“I’m involved with Skibbereen and a lot of them are young lads, and I’d be thinking sometimes they’d be as well off to head out for a pint, particularly when I saw The Last Dance there recently, the Michael Jordan documentary.

“I enjoyed it immensely, I thought it was fantastic. What struck me was the time when Dennis Rodman, one of the greatest rebounders ever, headed off with Hulk Hogan on the beer to Las Vegas after a play-off game — and then came back into the group, and the players just accepted it, ‘that’s Dennis, he needs to do that to clear his head’.

“If that were to happen with a GAA team they’d be hung out to dry, the family would be shamed. There’d nearly be an X hung over the front door of the house.”

Davis’s unhappiness with the current inter county scene is nuanced: he points to the scale of the enterprise as the issue: “I think it’s become too serious in that the entire juggernaut is just too big.

“Too big for the county boards to support and for players, as amateurs, to be normal, decent, functioning adults as well as an intercounty hurler or footballer.

“Sometimes I think it’s impossible for them because they don’t know, at their core, who they are — their identity is wrapped up in being a footballer or a hurler. Their whole being can be wrapped up in that rather than the person they are, but if anything goes wrong — you get a bad injury or you’re dropped — then what?

You’re gone from the WhatsApp group you were in for five or six years and where are you then? Gone from the bubble, that bubble where every waking moment is given over to preparation.

“I’d be worried about them, the way the whole scene is just too big. I don’t know if they really enjoy it, even if they won’t admit that.

“Maybe it’s because I’m too old-fashioned — or I’ve seen too much of life - but I’d be worried about them. It’s like the first group of first professional players in rugby — speaking as an outside observer, these intercounty players are giving up too much of themselves.” The post-pandemic downturn is expected to affect all sectors, and Davis feels that the GAA will have to adjust itself accordingly.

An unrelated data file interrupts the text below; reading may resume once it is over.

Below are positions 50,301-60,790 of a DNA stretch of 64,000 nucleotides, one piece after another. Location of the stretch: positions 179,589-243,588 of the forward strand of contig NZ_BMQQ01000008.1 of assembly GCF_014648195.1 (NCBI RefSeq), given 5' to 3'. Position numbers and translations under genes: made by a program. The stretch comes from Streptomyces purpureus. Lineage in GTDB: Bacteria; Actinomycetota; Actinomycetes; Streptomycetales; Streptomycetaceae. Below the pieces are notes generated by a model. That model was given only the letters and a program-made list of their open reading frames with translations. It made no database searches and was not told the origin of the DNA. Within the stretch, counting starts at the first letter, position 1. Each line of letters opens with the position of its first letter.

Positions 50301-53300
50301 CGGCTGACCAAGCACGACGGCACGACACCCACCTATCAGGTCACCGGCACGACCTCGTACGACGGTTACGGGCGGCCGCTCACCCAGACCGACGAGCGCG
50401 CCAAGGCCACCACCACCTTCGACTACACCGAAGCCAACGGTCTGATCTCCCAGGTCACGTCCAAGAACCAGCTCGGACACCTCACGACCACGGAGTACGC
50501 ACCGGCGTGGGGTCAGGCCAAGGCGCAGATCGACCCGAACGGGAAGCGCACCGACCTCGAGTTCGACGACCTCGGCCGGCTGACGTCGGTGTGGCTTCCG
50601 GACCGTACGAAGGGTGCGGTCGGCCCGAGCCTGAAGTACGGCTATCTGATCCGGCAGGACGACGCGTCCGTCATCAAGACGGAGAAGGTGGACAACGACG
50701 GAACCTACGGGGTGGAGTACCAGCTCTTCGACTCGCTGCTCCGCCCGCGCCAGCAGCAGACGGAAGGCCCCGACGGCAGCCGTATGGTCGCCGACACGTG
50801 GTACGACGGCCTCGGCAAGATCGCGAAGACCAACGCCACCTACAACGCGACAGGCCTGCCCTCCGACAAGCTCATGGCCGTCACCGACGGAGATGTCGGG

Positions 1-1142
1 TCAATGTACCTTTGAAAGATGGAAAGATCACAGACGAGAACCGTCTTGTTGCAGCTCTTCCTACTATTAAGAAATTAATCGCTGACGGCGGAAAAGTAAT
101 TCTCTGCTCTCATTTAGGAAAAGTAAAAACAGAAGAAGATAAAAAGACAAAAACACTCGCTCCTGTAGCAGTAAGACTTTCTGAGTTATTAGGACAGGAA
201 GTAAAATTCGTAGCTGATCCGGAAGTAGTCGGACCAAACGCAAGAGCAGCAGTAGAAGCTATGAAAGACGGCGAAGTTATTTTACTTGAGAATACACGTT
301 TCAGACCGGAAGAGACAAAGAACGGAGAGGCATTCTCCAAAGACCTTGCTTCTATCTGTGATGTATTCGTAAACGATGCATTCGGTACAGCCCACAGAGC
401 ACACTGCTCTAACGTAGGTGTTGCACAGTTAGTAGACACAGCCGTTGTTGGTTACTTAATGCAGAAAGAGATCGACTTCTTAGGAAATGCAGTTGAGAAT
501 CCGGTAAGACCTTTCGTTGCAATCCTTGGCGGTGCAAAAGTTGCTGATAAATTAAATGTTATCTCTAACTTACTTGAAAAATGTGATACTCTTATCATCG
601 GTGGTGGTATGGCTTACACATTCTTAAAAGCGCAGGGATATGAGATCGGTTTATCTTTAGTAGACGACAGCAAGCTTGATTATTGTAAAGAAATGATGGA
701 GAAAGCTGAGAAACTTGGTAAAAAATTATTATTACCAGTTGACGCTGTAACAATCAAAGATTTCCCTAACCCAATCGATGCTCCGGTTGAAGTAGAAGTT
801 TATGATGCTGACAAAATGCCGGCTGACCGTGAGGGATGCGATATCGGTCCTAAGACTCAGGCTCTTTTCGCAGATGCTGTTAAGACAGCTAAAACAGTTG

“Expectation is going to have to come down. Nowadays when the All-Ireland is won the captain’s speech goes on for fifteen minutes, because he has to thank so many support staff. You’re practically bringing a second bus to Croke Park just for those people.

“I don’t think that can be sustainable in an amateur sport. During the week there were reports of lads being left go in Australian Rules, the Australian Rugby Union is broke, all due to the pandemic.

“Those are professional sports, but they’ve had to draw their horns in to a huge extent.

“Yet here we are in Cork with Páirc Uí Chaoimh — and whether we like it or not that’s part of the county board — there are intercounty hurling and football teams to be sustained from senior all the way down ... there has to be a reckoning. Do you need all these people? I’m not sure you do.

Then you tie that to the commitment these guys are putting in at intercounty level — when six or eight weeks lead-in and preparation for a game, to me, is enough for anyone.

Davis admires the physical conditioning of the modern GAA player: “Don’t get me wrong, these players are supreme athletes.

“But you have to look at the injuries. These aren’t collision sports like rugby, but when intercounty players slam into each other the collisions are huge.

“I was down in Páirc Uí Chaoimh at one stage last year and the Tipperary hurling team walked past me, and I was asking myself, ‘are these guys genetically modified?’ — I’m six feet tall but I was looking up at most of them.